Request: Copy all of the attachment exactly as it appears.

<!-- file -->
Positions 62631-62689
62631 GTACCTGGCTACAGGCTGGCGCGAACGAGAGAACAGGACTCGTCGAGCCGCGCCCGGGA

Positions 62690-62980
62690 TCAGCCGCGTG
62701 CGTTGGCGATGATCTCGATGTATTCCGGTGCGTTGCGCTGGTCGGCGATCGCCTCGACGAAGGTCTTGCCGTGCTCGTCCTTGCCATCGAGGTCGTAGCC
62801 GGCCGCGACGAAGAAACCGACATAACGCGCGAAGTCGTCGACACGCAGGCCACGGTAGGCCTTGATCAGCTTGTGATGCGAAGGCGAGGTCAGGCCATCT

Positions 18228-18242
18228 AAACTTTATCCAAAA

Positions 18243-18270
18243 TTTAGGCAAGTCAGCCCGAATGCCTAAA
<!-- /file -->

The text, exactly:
Positions 62631-62689
62631 GTACCTGGCTACAGGCTGGCGCGAACGAGAGAACAGGACTCGTCGAGCCGCGCCCGGGA

Positions 62690-62980
62690 TCAGCCGCGTG
62701 CGTTGGCGATGATCTCGATGTATTCCGGTGCGTTGCGCTGGTCGGCGATCGCCTCGACGAAGGTCTTGCCGTGCTCGTCCTTGCCATCGAGGTCGTAGCC
62801 GGCCGCGACGAAGAAACCGACATAACGCGCGAAGTCGTCGACACGCAGGCCACGGTAGGCCTTGATCAGCTTGTGATGCGAAGGCGAGGTCAGGCCATCT

Positions 18228-18242
18228 AAACTTTATCCAAAA

Positions 18243-18270
18243 TTTAGGCAAGTCAGCCCGAATGCCTAAA